People in Chile, unlike those in the U.S., also have ample choice now as to what point in their life they can obtain social security. So long as they have invested enough to provide at least a minimal living, they can get retirement benefits anytime–at 50, say. Or, says Piñera, they can continue working as long as they want–“like your Senator Strom Thurmond”–and keep adding to their retirement nest egg, which they can use later or pass along to their heirs. In other words, they have the choice between using social security as an income stream or as a savings instrument. Further, during their working years, they can choose at any time to increase their contribution from the mandated 10% to up to 20%.

What is good for the average working citizen in Chile is, of course, great for the Chilean economy. Using the private sector to save social security has provided a huge stimulus for economic growth. The savings rate is 27%, the annual rate of growth is an exuberant 7% (compared to 2 1/2 % in the U.S. this year), with unemployment at 4.8%. The social security funds–which now represent 40 percent of the entire economy–have been increasing in value by over 12% a year. “In Chile today,” says Piñera, “when the stock market goes up, the workers cheer, because they know that much of it is their money. Everybody is now an owner.”

Compassion plays a role–people whose social security savings fail to reach a minimal threshold are subsidized. But overall the genius of the system is to connect results to efforts. What a novel concept!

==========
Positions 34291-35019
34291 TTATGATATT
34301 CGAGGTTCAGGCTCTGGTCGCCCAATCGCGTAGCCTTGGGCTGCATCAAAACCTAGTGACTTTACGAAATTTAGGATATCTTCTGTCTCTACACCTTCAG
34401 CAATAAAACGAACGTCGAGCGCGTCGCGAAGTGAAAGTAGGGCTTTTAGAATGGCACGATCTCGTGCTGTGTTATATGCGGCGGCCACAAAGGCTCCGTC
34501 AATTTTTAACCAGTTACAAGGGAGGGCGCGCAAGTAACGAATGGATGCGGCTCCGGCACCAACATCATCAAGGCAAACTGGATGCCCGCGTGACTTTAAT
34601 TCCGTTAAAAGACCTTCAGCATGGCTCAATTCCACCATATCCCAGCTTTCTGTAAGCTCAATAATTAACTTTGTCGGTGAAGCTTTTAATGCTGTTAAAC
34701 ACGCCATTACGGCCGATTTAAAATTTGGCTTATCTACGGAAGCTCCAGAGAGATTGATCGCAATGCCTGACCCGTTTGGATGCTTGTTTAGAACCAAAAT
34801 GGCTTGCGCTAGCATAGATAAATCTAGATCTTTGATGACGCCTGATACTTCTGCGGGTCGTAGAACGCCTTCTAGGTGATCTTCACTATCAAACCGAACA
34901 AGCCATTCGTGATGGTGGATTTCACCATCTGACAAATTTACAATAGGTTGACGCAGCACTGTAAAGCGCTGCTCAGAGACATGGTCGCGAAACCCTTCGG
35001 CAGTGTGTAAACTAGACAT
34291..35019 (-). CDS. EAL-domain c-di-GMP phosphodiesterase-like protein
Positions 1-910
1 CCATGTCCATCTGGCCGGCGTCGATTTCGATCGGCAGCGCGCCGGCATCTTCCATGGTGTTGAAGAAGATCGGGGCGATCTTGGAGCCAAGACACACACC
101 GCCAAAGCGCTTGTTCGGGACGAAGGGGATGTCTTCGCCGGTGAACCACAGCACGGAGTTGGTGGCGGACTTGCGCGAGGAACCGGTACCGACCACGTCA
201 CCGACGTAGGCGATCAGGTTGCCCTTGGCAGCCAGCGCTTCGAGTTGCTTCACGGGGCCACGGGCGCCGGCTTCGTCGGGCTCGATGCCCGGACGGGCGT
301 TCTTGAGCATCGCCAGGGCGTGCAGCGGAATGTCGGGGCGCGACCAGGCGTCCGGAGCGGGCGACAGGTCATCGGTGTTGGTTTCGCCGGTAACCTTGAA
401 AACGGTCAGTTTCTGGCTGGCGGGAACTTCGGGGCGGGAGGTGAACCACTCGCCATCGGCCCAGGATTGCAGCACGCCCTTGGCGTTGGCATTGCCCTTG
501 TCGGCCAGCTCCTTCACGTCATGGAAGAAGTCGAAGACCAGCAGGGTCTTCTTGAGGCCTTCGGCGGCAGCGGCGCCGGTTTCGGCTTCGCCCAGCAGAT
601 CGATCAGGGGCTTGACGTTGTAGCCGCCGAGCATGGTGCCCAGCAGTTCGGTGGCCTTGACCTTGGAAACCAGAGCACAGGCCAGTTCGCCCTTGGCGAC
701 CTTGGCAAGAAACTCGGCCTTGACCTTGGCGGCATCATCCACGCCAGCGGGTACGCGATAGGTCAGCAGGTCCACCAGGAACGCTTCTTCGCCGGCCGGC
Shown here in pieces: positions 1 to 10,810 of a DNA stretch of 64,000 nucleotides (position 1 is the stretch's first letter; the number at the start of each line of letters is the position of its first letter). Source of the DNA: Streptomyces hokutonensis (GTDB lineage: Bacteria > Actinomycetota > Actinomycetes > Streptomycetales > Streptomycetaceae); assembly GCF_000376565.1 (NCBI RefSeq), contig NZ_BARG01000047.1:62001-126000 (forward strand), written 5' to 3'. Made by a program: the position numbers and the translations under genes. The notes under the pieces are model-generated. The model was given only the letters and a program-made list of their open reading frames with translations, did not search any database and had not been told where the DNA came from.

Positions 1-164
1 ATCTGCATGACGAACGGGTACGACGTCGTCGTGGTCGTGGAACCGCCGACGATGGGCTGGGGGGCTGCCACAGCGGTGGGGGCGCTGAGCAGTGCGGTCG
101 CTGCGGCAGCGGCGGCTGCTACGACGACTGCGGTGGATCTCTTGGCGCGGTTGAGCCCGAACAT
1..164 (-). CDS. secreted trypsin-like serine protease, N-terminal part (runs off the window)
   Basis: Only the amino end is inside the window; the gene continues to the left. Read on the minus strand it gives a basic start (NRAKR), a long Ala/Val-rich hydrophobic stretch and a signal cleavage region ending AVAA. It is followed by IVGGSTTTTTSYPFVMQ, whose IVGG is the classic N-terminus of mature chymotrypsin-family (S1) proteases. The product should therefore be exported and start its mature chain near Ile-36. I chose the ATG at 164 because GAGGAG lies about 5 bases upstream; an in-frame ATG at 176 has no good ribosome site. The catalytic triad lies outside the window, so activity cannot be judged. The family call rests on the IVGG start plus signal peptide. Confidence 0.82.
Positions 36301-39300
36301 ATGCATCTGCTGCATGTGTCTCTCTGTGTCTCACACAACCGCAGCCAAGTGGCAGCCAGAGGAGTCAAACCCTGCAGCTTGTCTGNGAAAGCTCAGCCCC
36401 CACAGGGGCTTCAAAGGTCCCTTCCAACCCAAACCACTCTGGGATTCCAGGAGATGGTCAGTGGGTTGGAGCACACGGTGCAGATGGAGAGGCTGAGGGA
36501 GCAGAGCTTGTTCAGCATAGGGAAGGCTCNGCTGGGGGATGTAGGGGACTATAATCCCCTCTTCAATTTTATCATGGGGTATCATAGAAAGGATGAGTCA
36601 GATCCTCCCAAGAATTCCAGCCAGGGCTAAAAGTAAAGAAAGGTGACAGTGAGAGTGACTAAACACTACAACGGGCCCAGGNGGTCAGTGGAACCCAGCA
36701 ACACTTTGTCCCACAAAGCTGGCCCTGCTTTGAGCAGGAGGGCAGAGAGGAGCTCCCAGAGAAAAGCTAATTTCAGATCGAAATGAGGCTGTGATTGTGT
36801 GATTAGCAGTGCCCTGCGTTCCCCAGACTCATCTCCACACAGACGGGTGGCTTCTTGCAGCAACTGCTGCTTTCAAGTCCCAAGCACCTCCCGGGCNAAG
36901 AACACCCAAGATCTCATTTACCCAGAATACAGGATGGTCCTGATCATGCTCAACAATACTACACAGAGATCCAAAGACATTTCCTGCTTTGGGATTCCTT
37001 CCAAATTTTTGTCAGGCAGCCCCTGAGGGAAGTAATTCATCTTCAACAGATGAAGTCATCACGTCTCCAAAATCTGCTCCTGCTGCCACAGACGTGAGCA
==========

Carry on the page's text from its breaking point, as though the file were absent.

I have assumed that it would be a mistake to “put social security on the table” in this election year. It is too tempting for candidates to try to frighten the elderly through misinformation. But if an average Chilean can apprehend the virtues of a reformed system, why can’t an average American? The elderly are held safe, keeping exactly the plan they have now, if that is their wish. For their children and grandchildren, a much better opportunity is offered–a way, at last, to get ahead.

The federal government’s own figures show social security going broke in 2029, in the lifetime of today’s baby boom generation. It probably will happen sooner, about 2012. Little Chile, however, shows that it doesn’t have to turn out that way.

Memo to Bob Dole and Bill Clinton: The party that enacts this new social contract with working Americans is likely to stay in office for generations.

Bruce Chapman

Cofounder and Chairman of the Board of Discovery Institute
Bruce Chapman has had a long career in American politics and public policy at the city, state, national, and international levels. Elected to the Seattle City Council and as Washington State's Secretary of State, he also served in several leadership posts in the Reagan administration, including ambassador. In 1991, he founded the public policy think tank Discovery Institute, where he currently serves as Chairman of the Board and director of the Chapman Center on Citizen Leadership.